Whenever someone accuses me of being too dogmatically opposed to government, I tell them that I only got 94 out of 160 possible points when I took Professor Bryan Caplan’s Libertarian Purity Quiz.
That’s barely 70 percent, which makes it seem like I’m some sort of squishy moderate even though I have a nice list of government departments and agencies I want to abolish.
And whenever someone accuses me of being insufficiently opposed to government, I point out that my score on Professor Caplan’s quiz is good enough – albeit just barely – for me to be categorized as a hard-core libertarian.
So does this mean I’m a principled moderate, if such a creature even exists?
Actually, it simply means that I’m not an “anarcho-capitalist,” which is the term for people who think all government can be abolished (sort of like the “more libertarian than thou” character in this amusing list of the 24 types of libertarians). If you want to get a perfect score on the Libertarian Purity Quiz, you have to favor abolishing the Department of Defense, the court system, and every other vestige of government.
That being said, I like that there are people pushing the envelope for more liberty. And I tell my anarcho-capitalist friends that we should all work together to get rid of 90 percent of government and then we can quibble over the rest.
Moreover, when I spoke earlier this year at the conference celebrating the 2nd-anniversary of Liberland, I pointed out that there are plenty of examples of how the private sector successfully carries out functions that most people think can only be handled by government.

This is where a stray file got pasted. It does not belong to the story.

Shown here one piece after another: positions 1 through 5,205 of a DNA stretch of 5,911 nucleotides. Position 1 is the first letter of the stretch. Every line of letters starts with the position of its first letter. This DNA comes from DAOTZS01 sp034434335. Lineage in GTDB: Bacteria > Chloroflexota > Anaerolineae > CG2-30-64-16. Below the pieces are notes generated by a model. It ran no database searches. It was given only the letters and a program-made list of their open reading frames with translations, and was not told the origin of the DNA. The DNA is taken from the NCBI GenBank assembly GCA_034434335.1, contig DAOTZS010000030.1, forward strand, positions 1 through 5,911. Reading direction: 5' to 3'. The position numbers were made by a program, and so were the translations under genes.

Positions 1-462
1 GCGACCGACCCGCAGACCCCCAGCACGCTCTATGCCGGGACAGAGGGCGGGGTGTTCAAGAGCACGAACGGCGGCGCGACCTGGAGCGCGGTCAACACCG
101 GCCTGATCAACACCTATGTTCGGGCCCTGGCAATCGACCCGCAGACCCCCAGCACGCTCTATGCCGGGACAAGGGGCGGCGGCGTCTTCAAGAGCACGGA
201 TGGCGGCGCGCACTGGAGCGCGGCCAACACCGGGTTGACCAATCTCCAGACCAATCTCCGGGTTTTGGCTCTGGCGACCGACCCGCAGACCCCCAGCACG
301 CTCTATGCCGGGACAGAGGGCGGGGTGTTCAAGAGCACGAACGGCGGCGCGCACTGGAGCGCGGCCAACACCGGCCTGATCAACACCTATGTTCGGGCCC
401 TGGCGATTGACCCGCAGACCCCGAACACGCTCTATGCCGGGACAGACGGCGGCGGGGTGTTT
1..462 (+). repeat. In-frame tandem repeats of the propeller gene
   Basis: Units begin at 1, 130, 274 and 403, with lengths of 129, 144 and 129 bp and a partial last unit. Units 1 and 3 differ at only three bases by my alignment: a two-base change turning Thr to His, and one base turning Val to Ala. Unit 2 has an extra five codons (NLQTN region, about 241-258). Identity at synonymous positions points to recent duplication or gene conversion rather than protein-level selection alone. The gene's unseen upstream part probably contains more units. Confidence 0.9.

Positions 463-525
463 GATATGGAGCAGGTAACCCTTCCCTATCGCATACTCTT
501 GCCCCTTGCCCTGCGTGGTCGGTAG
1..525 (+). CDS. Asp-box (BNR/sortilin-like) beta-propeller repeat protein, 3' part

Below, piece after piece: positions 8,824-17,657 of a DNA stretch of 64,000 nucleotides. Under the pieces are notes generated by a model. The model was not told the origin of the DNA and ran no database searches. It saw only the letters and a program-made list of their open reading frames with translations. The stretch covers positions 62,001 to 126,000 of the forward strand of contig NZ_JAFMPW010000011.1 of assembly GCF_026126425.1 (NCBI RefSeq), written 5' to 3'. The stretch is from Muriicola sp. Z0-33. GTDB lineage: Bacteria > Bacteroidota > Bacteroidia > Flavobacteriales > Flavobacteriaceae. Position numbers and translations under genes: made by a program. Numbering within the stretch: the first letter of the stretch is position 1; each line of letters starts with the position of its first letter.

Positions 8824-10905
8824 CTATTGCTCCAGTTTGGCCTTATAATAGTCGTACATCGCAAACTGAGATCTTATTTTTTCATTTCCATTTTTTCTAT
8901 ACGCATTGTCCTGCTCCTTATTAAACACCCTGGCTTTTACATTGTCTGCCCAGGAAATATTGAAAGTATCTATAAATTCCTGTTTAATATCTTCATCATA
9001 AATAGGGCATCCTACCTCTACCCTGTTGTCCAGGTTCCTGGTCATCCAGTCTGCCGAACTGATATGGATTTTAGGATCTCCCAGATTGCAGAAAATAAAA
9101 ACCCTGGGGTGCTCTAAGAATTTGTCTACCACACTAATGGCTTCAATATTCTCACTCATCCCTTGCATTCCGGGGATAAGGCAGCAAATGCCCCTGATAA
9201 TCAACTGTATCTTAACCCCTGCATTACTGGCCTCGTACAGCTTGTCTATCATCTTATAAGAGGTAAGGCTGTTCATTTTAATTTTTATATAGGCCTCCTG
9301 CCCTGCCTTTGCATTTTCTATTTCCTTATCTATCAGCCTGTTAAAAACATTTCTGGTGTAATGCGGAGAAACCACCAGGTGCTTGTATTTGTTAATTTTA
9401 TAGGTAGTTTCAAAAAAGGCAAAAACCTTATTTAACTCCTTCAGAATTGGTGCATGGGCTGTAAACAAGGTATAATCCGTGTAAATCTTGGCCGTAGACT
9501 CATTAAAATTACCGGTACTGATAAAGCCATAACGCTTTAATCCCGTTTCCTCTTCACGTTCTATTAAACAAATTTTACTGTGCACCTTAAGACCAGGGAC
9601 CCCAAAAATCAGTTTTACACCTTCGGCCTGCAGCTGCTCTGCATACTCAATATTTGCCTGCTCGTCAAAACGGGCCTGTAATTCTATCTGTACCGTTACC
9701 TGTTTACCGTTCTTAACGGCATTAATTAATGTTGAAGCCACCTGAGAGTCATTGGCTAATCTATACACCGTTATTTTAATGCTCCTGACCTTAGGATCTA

Which leads me to the focus of today’s column. The U.K.-based Guardian has a fascinating story about a very successful Nigerian church.
The Redeemed Christian Church of God’s international headquarters in Ogun state has been transformed from a mere megachurch to an entire neighbourhood, with departments anticipating its members’ every practical as well as spiritual need. A 25-megawatt power plant with gas piped in from the Nigerian capital serves the 5,000 private homes on site, 500 of them built by the church’s construction company. New housing estates are springing up every few months where thick palm forests grew just a few years ago.
To most people, this story is probably interesting because of what it says about Nigeria and religion.
But since I’m a wonky libertarian, what grabbed my attention was the fact that the church – for all intents and purposes – was building an anarcho-capitalist society.
Education is provided, from creche to university level. The Redemption Camp health centre has an emergency unit and a maternity ward. …“If you wait for the government, it won’t get done,” says Olubiyi. So the camp relies on the government for very little – it builds its own roads, collects its own rubbish, and organises its own sewerage systems. And being well out of Lagos, like the other megachurches’ camps, means that it has little to do with municipal authorities. …according to the head of the power plant, the government sends the technicians running its own stations to learn from them. …the camp’s security is mostly provided by its small army of private guards in blue uniforms.
To be sure, it’s not a purely anarcho-capitalist society. The Nigerian government still has ultimate power to enforce laws.
But from a practical, day-to-day perspective, the church has set up a private city governed by private contract and voluntary cooperation. Sort of a Nigerian version of Galt’s Gulch.
And it’s definitely worth pointing out that it is far more successful than traditional Nigerian cities (and it sounds like it works better than many American cities!).
Daniel J. Mitchell is a Senior Fellow at the Cato Institute who specializes in fiscal policy, particularly tax reform, international tax competition, and the economic burden of government spending.